This is the kind of social development that Anthony Giddens foresaw many years ago – experts becoming more involved in the running of people’s personal lives, it’s an extension of expert systems into people’s life-worlds.

It’s also the formalisation of the negotiated relationship mentioned by Ulrich Beck – kind of a development of it, spelling out the domains that should be negotiated – the kind of areas that couples don’t talk about – or maybe the fact that this is being suggested here tells us that couples over the last decades haven’t really been ‘negotiating’ their relationships that successfully!

Ultimately it also shows us an example of reflexivity in society – and is a criticism of Postmodernism – in this example we see that MOST of us agree that divorce is desirable and we take conscious steps to actively reduce the likelihood of it happening – which suggests Giddens’ idea of the late modern society is more appropriate than postmodernity, which suggests there is no such thing as truth anymore. This isn’t the case here – the agreed upon truth is that ‘divorce is bad’ and there’s an attempt to refine a solution.

The problem – is there’s no demand for this kind of pre-marriage service!

When you’re about to get married, you’re in love – the last thing you want to think about is codifying and quantifying that relationship into a points system which is what is being suggested here.

Also many millennials just aren’t that pragmatic – they’d rather tell the story of romantic love than this cold and calculated approach to a relationship.  

AND, will this work – in the early days of a relationship you are in the phase of ‘showing what you show’, and ‘hearing what you want to hear’ – either partner could easily over-promise.

And in England at least, talking about money is vulgar – it’s not appealing.

Finally you can’t plan for every future eventuality with children – they have this habit of being…. unpredictable at times!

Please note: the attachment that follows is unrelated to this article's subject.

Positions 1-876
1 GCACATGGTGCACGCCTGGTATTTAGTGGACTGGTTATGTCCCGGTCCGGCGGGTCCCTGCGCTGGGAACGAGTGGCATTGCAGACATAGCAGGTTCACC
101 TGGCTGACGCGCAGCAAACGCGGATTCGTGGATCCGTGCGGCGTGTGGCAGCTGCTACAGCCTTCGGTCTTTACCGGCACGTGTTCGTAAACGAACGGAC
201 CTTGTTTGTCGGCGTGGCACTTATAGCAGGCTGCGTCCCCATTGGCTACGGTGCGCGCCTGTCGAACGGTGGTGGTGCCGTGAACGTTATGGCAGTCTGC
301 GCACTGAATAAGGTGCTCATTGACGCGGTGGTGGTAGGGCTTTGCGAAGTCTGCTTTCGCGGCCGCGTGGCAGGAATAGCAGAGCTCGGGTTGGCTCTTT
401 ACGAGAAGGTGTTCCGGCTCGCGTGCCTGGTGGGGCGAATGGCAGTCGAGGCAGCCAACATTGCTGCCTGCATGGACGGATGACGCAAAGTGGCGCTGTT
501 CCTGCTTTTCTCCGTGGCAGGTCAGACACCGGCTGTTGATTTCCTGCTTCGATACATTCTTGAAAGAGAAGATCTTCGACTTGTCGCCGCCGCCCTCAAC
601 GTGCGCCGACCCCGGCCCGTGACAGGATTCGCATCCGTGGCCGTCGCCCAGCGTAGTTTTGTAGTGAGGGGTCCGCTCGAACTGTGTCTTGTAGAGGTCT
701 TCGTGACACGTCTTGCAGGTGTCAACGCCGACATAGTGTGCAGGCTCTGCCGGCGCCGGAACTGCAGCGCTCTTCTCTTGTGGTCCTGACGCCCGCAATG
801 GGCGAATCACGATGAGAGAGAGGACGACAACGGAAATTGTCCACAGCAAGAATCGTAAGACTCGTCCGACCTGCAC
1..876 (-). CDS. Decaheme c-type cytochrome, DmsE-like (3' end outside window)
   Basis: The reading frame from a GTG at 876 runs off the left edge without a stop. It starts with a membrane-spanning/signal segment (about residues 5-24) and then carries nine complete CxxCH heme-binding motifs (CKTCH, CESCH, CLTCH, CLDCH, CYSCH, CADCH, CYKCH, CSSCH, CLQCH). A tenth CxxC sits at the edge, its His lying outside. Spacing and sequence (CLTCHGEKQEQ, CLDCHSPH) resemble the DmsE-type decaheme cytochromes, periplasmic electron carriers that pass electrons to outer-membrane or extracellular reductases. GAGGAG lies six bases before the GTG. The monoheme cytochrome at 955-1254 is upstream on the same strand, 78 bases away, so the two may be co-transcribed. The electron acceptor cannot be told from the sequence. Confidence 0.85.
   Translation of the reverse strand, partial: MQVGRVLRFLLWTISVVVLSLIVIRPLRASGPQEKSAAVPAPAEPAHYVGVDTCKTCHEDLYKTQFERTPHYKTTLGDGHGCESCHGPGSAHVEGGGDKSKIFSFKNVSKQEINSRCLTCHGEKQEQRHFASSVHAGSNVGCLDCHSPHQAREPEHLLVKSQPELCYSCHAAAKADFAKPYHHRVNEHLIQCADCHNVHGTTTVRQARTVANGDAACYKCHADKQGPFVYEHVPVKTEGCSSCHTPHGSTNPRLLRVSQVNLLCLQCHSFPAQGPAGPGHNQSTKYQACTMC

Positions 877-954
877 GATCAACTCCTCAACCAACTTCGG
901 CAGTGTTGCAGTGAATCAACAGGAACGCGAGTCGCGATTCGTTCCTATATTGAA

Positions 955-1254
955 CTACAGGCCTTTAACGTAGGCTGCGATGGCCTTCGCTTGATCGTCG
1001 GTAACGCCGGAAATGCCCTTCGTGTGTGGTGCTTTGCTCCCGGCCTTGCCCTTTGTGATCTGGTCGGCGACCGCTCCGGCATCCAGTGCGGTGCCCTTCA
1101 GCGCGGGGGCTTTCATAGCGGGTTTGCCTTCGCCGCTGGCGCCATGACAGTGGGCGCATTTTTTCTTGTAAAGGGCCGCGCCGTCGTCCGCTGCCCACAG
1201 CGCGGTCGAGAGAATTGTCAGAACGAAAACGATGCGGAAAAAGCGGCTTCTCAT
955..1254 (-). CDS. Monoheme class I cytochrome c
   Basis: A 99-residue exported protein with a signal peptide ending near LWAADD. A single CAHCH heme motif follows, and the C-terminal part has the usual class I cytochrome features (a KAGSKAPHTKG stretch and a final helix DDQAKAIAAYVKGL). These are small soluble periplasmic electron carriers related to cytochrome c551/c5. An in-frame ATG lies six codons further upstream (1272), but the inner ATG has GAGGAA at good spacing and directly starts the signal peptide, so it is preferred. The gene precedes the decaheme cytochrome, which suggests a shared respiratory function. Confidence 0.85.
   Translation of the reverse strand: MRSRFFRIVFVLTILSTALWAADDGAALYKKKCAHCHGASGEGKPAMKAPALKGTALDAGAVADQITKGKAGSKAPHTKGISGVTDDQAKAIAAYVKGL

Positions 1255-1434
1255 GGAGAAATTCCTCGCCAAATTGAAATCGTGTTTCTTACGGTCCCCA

Find out More

I summarised the above from an excellent radio 4 episode of Positive Thinking – you can listen to it here.

Changing Family Values in the UK

Attitudes to family life in the UK and Europe have become more liberal in the last decade

Attitudes towards family life have become more ‘postmodern’ and less conservative between 2006/07 and 2018/19.

According to the latest British Social Attitudes Survey which measures ‘family values’ by five questions about whether individuals approve or disapprove about different aspects of family life:

  • remaining childless (disapproval fell from 8% to 6% in the last ten years)
  • cohabitation (disapproval fell from 14 to 8%)
  • having children while cohabiting (out of marriage) (21 to 12%)
  • Being in full time work with children under three (20 to 11%)
  • Divorce with children under 12 (disapproval fell from 28% to 16%)

What this shows us is that individual values about family life have become more Post/ Late Modern over the last decade – many of these indicators suggest more individualisation, more support for freedom of choice and (surprisingly) divorcing even with children.

There is also a clear shift away from New Right views with increasing support for cohabitation (rather than marriage) being a suitable family arrangement for raising children.

Older generations dying explain this shift in values

The British social attitudes survey analyses their findings by comparing family values across five generations – split as follows:

  • Born 1901-1927 – the Greatest Generation
  • Born 1928-1945 – the Silent Generation
  • Born 1946-1964 – the Baby Boomers
  • Born 1965-1980 – Generation X
  • Born 1981-1996 – Millennials
  • Born 1997-2012 – Generation Z

Unfortunately this shift towards more liberal family values hasn’t occurred because of (older) people changing their minds and become more tolerant of family diversity, rather it’s because the older generations have died and their traditional family values have died with them.

This is best illustrated if we compare the family values of the oldest and youngest generations: